Crime fighters and the criminal justice system sometimes have to contend with false confessions and false convictions. Prisons are full of people claiming that they are innocent. Could some of them be telling the truth? Before DNA evidence it was impossible to find out and as we later learned many were wrongfully convicted. As DNA evidence became available it has helped to set many innocent people free. We have learned in hind sight why it is so important not to rely solely on circumstantial evidence for a conviction.
One case that involved both a false confession and false convictions was the West Memphis Three case. This is one of those true stories that no one could possibly make up. Stevie Branch, Michael Moore, and Christopher Byers were 8 year old boys who were murdered in a wooded area not far from a major highway.
Three area teenagers who were considered misfits were later charged and convicted of the crime. DNA testing was not widely available at the time of the arrests and convictions.
Jason Baldwin, Damien Echols, and Jessie Misskelley were all questioned and assumed guilty. Jessie Misskelley is a special needs individual with an IQ of 72 who did not fully understand what was happening. He was questioned without a parent and was worn out by interrogation tactics. He was told he could go home if he confessed so he confessed and also said that Baldwin and Echols were involved just so he could leave the police station. He was asked leading questions and had his answers directed by the person doing the questioning. Jason Baldwin and Damien Echols were similarly interrogated but neither of them would confess to any wrong doing concerning any of the murdered children. There appears to have been some dabbling in occult practices, especially by Damien Echols. The police claimed that the young boys had been murdered as part of an occultic sacrifice. None of the accused teens could afford adequate legal council.
Devil’s Knot: The True Story of the Memphis Three by Mara Leveritt explores not only the wrongful arrests and convictions of three local teens but many mistakes made by investigators. There were other suspects which were never followed up. The night of the murders the police received a phone call reporting a man covered in blood who had entered a local restaurant to use the restroom to clean himself up. This unknown suspect is now referred to as “Mr. Bojangles.” Police failed to respond quickly and physical evidence was literally washed away. There were other persons of interest in the local area and clues pointing away from the teen boys that were totally ignored. Despite the fact that dental impressions were given by both Baldwin and Echols which did not match bite marks found on the victims, this evidence was ignored. Many more examples like these can be found in the Devil’s Knot book.
After their trials, all three teens were convicted based upon Misskelley’s confession and circumstantial evidence. Baldwin and Misskelley were sentenced to life in prison. Echols, who was 18, was sentenced to death.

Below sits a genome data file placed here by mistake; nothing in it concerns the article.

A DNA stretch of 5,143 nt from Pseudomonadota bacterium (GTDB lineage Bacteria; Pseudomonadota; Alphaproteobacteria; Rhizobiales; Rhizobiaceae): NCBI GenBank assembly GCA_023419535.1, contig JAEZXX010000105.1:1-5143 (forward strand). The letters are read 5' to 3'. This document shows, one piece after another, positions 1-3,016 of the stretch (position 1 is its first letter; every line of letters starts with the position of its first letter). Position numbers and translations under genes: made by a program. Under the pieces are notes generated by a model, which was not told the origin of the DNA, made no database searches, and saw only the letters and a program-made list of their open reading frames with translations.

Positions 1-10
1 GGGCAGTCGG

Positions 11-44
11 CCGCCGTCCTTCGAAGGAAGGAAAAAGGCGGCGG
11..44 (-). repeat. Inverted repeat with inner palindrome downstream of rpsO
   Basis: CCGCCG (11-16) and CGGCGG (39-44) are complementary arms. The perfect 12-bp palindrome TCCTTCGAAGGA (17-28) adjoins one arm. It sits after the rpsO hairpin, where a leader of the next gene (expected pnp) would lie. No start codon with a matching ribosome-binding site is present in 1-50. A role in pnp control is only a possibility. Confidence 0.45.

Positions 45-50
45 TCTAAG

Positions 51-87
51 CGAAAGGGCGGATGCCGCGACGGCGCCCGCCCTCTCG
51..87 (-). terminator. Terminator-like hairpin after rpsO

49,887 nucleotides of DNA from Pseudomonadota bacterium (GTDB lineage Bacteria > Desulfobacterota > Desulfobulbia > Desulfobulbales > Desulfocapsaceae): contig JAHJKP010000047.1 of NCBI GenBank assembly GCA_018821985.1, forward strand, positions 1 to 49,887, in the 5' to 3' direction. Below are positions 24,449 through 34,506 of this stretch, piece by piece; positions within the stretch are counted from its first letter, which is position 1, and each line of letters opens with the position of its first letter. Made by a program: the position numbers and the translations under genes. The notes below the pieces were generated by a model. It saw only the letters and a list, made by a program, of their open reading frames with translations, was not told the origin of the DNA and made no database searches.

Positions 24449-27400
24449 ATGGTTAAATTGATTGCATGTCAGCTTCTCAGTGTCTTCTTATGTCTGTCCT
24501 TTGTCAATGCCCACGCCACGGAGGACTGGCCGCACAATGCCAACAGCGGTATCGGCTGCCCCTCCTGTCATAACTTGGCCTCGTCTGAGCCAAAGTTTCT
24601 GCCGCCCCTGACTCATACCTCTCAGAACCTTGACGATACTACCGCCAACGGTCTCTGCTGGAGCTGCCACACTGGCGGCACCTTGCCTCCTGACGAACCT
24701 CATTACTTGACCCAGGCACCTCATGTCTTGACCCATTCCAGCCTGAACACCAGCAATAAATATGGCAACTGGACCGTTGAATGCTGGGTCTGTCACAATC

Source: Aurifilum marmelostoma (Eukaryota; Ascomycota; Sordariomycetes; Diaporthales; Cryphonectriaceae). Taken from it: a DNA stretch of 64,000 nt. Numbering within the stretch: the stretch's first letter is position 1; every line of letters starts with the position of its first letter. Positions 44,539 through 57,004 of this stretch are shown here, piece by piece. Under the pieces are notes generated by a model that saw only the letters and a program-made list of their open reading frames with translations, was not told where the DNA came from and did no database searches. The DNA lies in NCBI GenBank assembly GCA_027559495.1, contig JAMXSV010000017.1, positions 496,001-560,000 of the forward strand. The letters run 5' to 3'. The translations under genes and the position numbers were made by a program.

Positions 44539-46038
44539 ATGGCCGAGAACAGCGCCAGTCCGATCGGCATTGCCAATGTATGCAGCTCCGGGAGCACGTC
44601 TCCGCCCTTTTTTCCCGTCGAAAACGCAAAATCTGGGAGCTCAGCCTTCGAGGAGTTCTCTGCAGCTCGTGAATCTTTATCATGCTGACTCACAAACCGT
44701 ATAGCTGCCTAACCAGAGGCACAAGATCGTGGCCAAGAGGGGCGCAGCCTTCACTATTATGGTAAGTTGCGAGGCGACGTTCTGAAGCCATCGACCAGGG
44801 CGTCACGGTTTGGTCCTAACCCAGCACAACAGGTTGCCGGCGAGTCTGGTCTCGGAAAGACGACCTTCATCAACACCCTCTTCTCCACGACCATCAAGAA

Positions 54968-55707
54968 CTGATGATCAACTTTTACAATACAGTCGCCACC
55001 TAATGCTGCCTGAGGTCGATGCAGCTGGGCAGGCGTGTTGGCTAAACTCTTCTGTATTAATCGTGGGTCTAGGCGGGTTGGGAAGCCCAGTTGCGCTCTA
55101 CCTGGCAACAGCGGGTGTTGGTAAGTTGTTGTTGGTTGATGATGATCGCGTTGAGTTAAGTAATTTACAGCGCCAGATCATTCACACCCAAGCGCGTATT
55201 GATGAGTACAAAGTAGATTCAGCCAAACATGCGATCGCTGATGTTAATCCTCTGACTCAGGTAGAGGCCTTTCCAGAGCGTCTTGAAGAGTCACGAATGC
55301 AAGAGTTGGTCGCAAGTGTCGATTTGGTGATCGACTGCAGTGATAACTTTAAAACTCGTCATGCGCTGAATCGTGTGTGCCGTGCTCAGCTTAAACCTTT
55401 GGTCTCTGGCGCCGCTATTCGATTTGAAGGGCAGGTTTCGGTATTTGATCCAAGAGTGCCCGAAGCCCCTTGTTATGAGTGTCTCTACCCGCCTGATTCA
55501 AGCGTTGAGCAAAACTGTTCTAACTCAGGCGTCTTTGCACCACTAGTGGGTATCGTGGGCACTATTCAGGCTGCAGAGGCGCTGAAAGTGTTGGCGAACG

Years later, DNA evidence came to light and exonerated all three men.
Mara Leveritt (with Jason Baldwin) wrote a sequel to the Devil’s Knot book called Dark Spell: Surviving the Sentence. This book goes on to describe what prison had been like for all three men, with the emphasis on Baldwin’s experience.
With the exoneration of Baldwin, Echols, and Misskelley West Memphis police were forced to reopen the investigation into the murder of the three 2nd grade boys. Unbelievably, police once again ignored evidence and concentrated on the wrong man. In his book Untying the Knot by Greg Day (with John Mark Byers) the second murder investigation focuses on John Mark Byers, the father of one of the murdered boys. Mr. Byers is the first to admit that he is no angel but there is substantial evidence that Byers is, again, the wrong suspect. There is convincing evidence that points to other suspects which the police seemed to have ignored again in the murder of the three little boys.
Meanwhile, Damien Echols wrote about his time in prison and what happened when he got out of prison in his book, Life After Death. Echols had to go through numerous appeals to get off of death row. This took quite a toll on him as you might imagine and then he was actually proven innocent by DNA.
Not only is this a story of overcoming impossible odds, but it is also a very moving love story. During his time in prison, Echols met and married Lorri Davis. Davis was instrumental in helping Echols through the entire appeals process. It’s because of her efforts that Echols was saved from death row.
After his release Echols co-authored Yours for Eternity which chronicled the love story with his wife, Lorri Davis, and how they worked together for his release.
All four of these men’s lives are intertwined and it may be difficult to keep up with all the many details of the case. However there is a docudrama trilogy called The Paradise Lost Trilogy that presents all of the major facts which anyone interested in this story would find helpful and informative.
Originally, I had planned to relate stories of other falsies like imposters, fakes, and forgeries. However, since this post is quite lengthy already, I will just ask you to follow a link to my post on Identity Theft where you will learn about a famous forger by the name of Frank Abagnale who was one of the best falsies of all time.
Other books that I checked out but don’t have time to comment on are:
Were you familiar with the West Memphis Three murder case? Have you ever seen The Paradise Lost Trilogy?